Hungary is looking to the east

Institute for World Economics of the Hungarian Academy of Sciences

Krisztina Vida, Zsuzsa Ludvig and Tamás Szigetvári
 
Croatian and Icelandic accession is expected and strongly supported
 
In the official Hungarian view, any enlargement of the European Union must happen once a country complies with membership criteria and accession negotiations should advance according to the candidate’s performance. It seems that, after the recent 10+2 enlargement, the EU will not have “enlargement rounds” with several new member states anymore, but would rather continue the widening process by taking up newcomers one by one. The next new member state of the EU will undoubtedly be Croatia, whose accession treaty could be signed under the Hungarian Presidency enabling the country’s entry in 2012. Croatian membership will be very much welcomed by Hungary, being a direct neighbour. Actually, Hungary is highly interested in the European integration of the whole Western Balkan region in the foreseeable future. Hungary is convinced that the Croatian example of preparations can serve as a model for the other candidates and potential candidates in the Western Balkans.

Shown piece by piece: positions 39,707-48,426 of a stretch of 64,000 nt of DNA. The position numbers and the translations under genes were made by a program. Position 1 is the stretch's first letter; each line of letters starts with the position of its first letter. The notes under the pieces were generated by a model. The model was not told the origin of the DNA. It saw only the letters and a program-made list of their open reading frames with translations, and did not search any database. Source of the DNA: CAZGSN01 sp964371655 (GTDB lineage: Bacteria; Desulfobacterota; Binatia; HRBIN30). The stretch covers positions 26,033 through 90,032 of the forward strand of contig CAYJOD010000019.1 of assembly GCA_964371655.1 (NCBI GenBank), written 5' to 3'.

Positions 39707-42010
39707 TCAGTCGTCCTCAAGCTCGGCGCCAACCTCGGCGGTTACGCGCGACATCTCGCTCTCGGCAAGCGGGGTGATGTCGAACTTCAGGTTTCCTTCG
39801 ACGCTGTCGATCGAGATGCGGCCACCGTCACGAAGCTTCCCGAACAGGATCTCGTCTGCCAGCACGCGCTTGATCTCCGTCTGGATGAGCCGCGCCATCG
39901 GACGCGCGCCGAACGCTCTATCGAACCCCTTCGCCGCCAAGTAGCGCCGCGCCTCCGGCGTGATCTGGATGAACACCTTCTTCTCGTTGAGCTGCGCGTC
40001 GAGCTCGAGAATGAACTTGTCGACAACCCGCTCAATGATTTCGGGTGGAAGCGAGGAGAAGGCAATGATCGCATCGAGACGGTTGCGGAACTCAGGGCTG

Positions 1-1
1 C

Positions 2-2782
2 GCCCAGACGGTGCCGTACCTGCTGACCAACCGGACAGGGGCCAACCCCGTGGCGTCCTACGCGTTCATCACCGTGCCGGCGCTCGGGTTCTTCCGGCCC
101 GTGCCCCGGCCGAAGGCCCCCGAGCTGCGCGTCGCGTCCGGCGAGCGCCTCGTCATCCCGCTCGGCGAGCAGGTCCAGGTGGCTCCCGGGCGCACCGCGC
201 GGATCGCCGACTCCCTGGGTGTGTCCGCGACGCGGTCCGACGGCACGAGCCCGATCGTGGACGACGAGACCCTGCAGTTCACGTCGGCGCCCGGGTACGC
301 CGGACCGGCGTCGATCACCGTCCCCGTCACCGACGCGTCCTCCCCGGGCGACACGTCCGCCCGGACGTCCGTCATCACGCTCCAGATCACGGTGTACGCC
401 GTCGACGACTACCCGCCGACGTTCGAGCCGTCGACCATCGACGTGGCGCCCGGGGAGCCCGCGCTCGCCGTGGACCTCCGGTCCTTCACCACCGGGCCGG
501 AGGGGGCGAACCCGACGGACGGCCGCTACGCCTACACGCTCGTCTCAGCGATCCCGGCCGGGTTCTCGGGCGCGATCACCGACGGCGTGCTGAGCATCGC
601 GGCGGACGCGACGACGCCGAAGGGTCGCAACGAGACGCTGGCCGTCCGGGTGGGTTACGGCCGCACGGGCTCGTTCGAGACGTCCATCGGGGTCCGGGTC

The other country relatively close to membership is Iceland. According to Hungarian high officials of the Ministry of Foreign Affairs,[1] Hungary expects a faster process given Iceland’s preparedness and strong ties with the EU. Hungary would very much welcome an Icelandic accession, as this could become another success story of enlargement. Nevertheless, the outcome of this process will mainly depends on the commitment of the Nordic country to become a full member of the EU.
 
Turkey on a slow track, the Macedonian deadlock is regrettable